* Trips & Tours
* Swartberg Classic
* Towns of South Africa
* Pass of the week
COVID LEVEL 2
With the relaxation of lockdown levels nationally, the timing is perfect for booking on a tour and getting out of the cities.
SWARTBERG CLASSIC TOUR (10th to 14th October)
We have four spots available on this tour. Join us for four days and five nights of incredible scenery in and around the Swartberg range. We will take you over passes you've never seen before, through country landscapes that will beguile and captivate you. Escape all the Covid negativity in the fresh country air and celebrate the arrival of summer with us. For the full itinerary, pricing, online booking and other information, take the link: Swartberg Classic Tour 2021
WILD COAST TOUR (10th to 20th November)
The two cancellations which we had, were quickly resold, so this tour is fully booked again. For those who couldn't make it, we will be running another one in the first half of 2022. To ensure you get early notification of tours, it's best to subscribe to the tours notices on our home page.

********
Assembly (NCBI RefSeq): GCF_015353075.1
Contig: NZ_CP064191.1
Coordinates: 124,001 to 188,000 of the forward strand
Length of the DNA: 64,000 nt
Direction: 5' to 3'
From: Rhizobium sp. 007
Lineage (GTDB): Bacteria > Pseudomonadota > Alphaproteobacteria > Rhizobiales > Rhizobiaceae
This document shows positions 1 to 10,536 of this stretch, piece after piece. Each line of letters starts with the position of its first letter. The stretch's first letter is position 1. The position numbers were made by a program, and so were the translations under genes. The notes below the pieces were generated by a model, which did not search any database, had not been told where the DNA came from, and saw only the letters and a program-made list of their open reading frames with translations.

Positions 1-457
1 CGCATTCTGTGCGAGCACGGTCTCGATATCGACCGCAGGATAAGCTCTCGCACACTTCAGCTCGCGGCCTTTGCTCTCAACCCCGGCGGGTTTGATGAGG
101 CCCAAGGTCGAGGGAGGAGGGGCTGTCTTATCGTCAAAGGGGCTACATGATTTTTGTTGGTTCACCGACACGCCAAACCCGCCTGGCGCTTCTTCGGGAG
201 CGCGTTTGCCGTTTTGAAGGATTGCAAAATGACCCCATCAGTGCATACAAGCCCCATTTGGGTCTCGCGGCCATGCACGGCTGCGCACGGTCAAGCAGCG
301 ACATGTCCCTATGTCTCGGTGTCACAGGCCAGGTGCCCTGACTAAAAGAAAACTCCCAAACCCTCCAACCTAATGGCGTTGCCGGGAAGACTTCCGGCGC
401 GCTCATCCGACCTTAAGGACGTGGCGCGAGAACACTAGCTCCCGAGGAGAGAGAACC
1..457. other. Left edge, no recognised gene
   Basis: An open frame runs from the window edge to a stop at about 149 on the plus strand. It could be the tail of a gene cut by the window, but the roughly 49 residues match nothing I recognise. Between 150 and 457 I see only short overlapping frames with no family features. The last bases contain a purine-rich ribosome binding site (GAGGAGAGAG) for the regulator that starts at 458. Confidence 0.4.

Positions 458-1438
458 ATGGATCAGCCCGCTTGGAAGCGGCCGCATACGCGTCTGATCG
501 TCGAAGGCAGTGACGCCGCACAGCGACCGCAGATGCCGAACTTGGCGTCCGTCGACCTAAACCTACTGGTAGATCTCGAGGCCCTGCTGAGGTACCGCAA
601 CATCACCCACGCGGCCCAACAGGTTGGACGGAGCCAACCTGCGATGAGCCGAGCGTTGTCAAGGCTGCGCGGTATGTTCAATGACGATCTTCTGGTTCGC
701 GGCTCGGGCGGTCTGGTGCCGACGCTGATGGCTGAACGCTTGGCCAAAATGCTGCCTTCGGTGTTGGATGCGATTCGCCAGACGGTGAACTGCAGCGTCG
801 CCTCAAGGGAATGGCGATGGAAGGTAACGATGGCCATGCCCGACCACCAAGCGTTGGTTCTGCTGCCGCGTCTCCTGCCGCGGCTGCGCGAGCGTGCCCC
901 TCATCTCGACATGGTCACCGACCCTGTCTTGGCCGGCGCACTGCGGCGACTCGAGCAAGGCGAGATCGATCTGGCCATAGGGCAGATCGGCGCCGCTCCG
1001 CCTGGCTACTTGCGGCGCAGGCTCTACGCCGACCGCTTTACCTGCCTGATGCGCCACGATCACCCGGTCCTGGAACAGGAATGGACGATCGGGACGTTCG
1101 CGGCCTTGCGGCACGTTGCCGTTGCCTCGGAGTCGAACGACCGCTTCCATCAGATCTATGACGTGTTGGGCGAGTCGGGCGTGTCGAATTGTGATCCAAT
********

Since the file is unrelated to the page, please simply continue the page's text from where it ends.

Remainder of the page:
TOWNS OF SOUTH AFRICA
This week we take a closer look at the town of Burgersfort.
Although it is officially situated in the scenic province of Mpumalanga, Burgersfort is located very close to the Limpopo border too. This part of South Africa is characterised by rolling vistas of unspoilt countryside, lush plantations, and verdant valleys. Picturesque backdrops abound, and make for beautiful holiday photographs and idyllic settings against which to celebrate major events.
Burgersfort is a small town in the Spekboom River Valley, taking maximum advantage of these pretty surrounds. As such, it is home to a plethora of plant species, as well as many birds and other animals. This makes it a delight for outdoor enthusiasts and lovers of all things natural.
In this chat we cover diverse subjects including weather systems, a new tour to the Swartberg area and the Zuurberg Pass.
Listen to the interview:
* Tours and trips
* Swartberg Classic Tour bookings open
* Wild Coast Tour (one place available)
* Cape Talk interview
* Bedrogfontein Tour (Part 2)
* Pass of the Week
* New videos uploaded
Our newest tour has just been launched - The Swartberg Classic (10th to 14th October). It's a four day journey covering 39 mountain passes (big and small) including all the famous ones, like Gysmanshoek, Seweweekspoort, Bosluiskloof, Huisrivier, Meiringspoort, Swartberg, Gamkaskloof, Elands Pass, and Die Hel. We have carefully selected excellent accommodation and meals (4 star) at the various overnight venues, to ensure guests have a first class experience both on and off the roads. (More details lower down...)